A new product has appeared on the transport scene proposing an alternative to conventional modes of city transport. The Urban Mobility Vehicle – or UMV – sits somewhere between a motorbike and a conventional car, offering the agility of a two-wheeler, but with the comfort and safety of the latter. It runs on electricity, has a much smaller footprint than a standard city car and is around 34% more energy efficient than your average electric vehicle. What’s more, the UMV is designed for desire – a premium product by the creatives behind Ferraris and Maseratis but with mass appeal.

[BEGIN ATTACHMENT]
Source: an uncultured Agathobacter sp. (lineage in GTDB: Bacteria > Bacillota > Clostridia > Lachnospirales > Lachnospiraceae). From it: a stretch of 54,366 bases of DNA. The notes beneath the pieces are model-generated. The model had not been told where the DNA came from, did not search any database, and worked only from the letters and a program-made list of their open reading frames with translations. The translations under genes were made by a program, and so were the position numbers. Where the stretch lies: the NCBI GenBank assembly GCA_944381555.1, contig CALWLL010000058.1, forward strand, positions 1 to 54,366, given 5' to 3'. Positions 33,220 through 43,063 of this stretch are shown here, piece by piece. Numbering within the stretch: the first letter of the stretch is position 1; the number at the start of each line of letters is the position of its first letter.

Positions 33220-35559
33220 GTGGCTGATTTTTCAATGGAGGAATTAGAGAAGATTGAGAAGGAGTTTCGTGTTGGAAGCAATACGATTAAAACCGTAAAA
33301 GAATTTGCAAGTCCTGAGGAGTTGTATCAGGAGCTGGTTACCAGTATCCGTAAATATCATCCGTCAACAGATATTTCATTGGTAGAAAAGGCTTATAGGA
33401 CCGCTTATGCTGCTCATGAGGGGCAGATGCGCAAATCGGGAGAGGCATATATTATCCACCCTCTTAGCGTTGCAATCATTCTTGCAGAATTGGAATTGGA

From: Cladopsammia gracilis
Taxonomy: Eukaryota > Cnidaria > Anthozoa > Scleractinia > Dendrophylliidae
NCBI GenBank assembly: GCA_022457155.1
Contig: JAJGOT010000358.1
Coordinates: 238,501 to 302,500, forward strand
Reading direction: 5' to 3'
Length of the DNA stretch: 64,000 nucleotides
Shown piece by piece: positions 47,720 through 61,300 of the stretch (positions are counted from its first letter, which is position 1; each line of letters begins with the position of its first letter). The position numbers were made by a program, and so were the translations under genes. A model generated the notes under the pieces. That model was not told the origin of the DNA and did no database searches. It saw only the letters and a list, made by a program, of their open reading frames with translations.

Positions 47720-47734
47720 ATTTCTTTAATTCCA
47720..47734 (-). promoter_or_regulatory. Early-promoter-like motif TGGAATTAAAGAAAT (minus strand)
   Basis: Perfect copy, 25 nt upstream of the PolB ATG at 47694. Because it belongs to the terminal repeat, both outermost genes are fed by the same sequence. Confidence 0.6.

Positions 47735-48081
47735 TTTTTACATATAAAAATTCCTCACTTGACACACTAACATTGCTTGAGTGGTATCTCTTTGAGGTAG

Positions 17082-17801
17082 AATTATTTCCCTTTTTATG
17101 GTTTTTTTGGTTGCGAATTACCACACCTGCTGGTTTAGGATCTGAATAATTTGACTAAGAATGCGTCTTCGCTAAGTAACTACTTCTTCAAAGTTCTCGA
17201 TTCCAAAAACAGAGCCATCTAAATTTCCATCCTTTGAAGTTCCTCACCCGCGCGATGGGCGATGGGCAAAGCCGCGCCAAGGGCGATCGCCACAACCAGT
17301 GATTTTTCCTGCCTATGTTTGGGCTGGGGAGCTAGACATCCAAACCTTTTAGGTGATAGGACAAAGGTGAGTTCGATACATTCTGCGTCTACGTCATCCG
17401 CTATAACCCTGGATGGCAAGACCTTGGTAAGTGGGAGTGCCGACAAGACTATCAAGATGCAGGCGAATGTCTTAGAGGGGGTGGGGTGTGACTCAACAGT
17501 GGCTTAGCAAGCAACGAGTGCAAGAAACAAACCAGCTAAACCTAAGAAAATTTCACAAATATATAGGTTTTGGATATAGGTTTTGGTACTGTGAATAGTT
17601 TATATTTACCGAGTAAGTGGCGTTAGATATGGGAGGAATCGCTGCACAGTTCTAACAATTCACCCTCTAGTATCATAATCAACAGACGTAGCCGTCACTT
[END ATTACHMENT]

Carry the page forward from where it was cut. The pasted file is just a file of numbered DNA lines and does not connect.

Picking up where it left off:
Possibly more exciting than the UMV product is the brand behind it. “We are about creating various new innovations for mobility, with many shapes and uses,” says Adam Thomas by email as he introduces me to Komma, the Swiss start-up where he is head of brand. “All with the purpose of giving us better ways of moving around in cities other than cars and vans.” The company has a clear vision and the team, he continues, have the business and technical knowhow, as well as hands-on industry experience to make this vision happen. Komma will ultimately aim to influence urban policy making and help shape city futures. Always on the lookout for new urban solutions, I set up an e-interview with the team behind this new company.